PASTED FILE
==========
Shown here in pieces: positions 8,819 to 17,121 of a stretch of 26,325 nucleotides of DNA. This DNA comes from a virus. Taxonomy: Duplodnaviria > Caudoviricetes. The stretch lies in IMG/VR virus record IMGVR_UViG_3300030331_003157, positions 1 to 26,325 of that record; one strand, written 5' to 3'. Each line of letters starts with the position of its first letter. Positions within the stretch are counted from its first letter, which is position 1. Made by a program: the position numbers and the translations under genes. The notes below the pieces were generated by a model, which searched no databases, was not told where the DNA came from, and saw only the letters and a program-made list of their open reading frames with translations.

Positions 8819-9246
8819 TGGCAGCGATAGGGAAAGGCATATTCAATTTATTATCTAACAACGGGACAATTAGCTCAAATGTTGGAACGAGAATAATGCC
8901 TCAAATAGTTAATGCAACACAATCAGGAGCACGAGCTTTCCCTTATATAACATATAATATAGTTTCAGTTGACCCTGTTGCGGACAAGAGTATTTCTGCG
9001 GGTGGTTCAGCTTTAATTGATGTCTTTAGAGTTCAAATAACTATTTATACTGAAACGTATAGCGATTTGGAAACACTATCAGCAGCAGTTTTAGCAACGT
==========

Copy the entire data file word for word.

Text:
Shown here in pieces: positions 8,819 to 17,121 of a stretch of 26,325 nucleotides of DNA. This DNA comes from a virus. Taxonomy: Duplodnaviria > Caudoviricetes. The stretch lies in IMG/VR virus record IMGVR_UViG_3300030331_003157, positions 1 to 26,325 of that record; one strand, written 5' to 3'. Each line of letters starts with the position of its first letter. Positions within the stretch are counted from its first letter, which is position 1. Made by a program: the position numbers and the translations under genes. The notes below the pieces were generated by a model, which searched no databases, was not told where the DNA came from, and saw only the letters and a program-made list of their open reading frames with translations.

Positions 8819-9246
8819 TGGCAGCGATAGGGAAAGGCATATTCAATTTATTATCTAACAACGGGACAATTAGCTCAAATGTTGGAACGAGAATAATGCC
8901 TCAAATAGTTAATGCAACACAATCAGGAGCACGAGCTTTCCCTTATATAACATATAATATAGTTTCAGTTGACCCTGTTGCGGACAAGAGTATTTCTGCG
9001 GGTGGTTCAGCTTTAATTGATGTCTTTAGAGTTCAAATAACTATTTATACTGAAACGTATAGCGATTTGGAAACACTATCAGCAGCAGTTTTAGCAACGT